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Math Help - Have the following continuous random variable....

  1. #1
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    Have the following continuous random variable....

    Hi I know this is a relatively easy question but im a bit stuck, previous one i have calculated i have found the cumulative function and plug in the upper limit and equal it to 1 and from the find the constant. Now with this having no upper limit im not to sure. The rest of the question i know how to calculate, but you need to find the constant in order to work it out, the question is as follows:
    f(x)=c/(x^3) for x greater or equal to 1
    0 otherwise.

    1) find the value of the constant c.

    Many thanks in advance.
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  2. #2
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    Quote Originally Posted by breitling View Post
    Hi I know this is a relatively easy question but im a bit stuck, previous one i have calculated i have found the cumulative function and plug in the upper limit and equal it to 1 and from the find the constant. Now with this having no upper limit im not to sure. The rest of the question i know how to calculate, but you need to find the constant in order to work it out, the question is as follows:
    f(x)=c/(x^3) for x greater or equal to 1
    0 otherwise.

    1) find the value of the constant c.

    Many thanks in advance.
    "for x greater or equal to 1" means 1 \leq x < + \infty.
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  3. #3
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    Quote Originally Posted by mr fantastic View Post
    "for x greater or equal to 1" means 1 \leq x < + \infty.
    Exactly what i thought, from this would you find the continuous function, then use x=1?
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  4. #4
    MHF Contributor harish21's Avatar
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    Remember the properties of a probability density function..

    and since the random variable is continuous,

    \displaystyle \int_1^{\infty} \dfrac{c}{x^3}\;dx\;=\;1

    find c
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  5. #5
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    Quote Originally Posted by harish21 View Post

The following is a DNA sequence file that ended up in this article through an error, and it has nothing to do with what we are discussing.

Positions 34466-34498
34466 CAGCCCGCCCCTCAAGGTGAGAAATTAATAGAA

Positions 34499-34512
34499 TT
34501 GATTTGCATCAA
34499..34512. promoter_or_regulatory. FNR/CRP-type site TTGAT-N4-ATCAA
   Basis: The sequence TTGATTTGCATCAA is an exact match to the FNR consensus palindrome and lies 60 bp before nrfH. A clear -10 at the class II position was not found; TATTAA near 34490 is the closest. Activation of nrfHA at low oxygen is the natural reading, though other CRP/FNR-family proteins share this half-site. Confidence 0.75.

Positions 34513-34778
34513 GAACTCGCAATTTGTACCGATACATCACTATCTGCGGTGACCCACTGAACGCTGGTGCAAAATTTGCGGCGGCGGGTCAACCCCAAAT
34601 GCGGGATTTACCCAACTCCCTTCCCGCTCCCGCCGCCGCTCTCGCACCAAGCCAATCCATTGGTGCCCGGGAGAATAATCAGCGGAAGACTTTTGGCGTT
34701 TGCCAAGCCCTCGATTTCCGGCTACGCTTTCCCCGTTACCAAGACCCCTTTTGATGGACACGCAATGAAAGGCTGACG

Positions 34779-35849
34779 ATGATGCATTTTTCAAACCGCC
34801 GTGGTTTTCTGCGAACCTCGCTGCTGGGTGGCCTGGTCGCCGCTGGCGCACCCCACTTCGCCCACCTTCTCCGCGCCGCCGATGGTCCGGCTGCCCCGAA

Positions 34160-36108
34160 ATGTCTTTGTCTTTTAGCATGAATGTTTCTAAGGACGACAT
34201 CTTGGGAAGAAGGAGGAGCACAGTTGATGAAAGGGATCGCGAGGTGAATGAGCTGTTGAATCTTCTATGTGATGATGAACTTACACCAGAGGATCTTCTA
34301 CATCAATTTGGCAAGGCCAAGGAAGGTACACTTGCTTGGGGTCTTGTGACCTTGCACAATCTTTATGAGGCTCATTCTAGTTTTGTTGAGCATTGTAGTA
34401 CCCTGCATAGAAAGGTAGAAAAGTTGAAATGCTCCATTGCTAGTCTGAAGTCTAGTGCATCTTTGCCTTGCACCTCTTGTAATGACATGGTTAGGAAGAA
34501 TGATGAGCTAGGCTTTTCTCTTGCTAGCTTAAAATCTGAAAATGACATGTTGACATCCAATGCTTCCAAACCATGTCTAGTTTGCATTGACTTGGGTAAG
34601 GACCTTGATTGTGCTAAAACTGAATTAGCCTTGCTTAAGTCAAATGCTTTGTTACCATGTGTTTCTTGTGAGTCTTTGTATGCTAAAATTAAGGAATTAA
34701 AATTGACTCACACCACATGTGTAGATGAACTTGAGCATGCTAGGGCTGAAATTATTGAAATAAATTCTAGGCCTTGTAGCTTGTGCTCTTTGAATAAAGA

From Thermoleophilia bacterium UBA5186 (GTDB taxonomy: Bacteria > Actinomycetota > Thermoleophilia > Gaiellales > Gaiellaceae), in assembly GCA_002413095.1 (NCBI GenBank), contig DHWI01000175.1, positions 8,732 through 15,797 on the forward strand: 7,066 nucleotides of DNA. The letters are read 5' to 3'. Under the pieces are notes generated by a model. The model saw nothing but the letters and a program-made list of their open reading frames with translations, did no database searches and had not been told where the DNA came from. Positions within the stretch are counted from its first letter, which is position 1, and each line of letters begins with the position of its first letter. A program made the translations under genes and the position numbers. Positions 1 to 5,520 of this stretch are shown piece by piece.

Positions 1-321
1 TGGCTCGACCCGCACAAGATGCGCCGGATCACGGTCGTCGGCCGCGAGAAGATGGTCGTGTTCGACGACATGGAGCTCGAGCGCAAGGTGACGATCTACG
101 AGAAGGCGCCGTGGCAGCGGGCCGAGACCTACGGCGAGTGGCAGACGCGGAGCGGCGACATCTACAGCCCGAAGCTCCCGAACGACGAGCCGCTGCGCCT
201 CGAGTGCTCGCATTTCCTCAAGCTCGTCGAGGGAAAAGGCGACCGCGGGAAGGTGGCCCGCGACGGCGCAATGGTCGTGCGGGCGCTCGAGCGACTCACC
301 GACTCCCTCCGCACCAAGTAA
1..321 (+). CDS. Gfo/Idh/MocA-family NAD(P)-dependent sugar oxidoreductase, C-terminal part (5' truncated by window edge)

Remember the properties of a probability density function..

    and since the random variable is continuous,

    \displaystyle \int_1^{\infty} \dfrac{c}{x^3}\;dx\;=\;1

    find c
    Yes, and since it's an improper integral care must be taken in evaluating it (using limits etc.).

    Quote Originally Posted by breitling View Post
    Exactly what i thought, from this would you find the continuous function, then use x=1?
    You ought to have examples in your textbook or class notes on this type of situation.
    Last edited by mr fantastic; January 13th 2011 at 12:56 PM. Reason: Merged posts.
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  6. #6
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    Quote Originally Posted by mr fantastic View Post
    Yes, and since it's an improper integral care must be taken in evaluating it (using limits etc.).


    You ought to have examples in your textbook or class notes on this type of situation.
    Unfortunately to my surprise i havent, we only have them them for the kind i have said find the cumulative and then use the upper limit.
    So honestly haven't got a clue, any help would be most appreciated.
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  7. #7
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    Would i be correct to think that the integral between infinity and 0 is:
    -c/(2x^2)=1
    ?
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  8. #8
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    Quote Originally Posted by breitling View Post
    Would i be correct to think that the integral between infinity and 0 is:
    -c/(2x^2)=1
    ?
    No.

    \displaystyle 1 = \int_1^{+\infty} \frac{c}{x^3} \, dx = \lim_{\alpha \to +\infty} \int_1^{\alpha} \frac{c}{x^3} \, dx = ....
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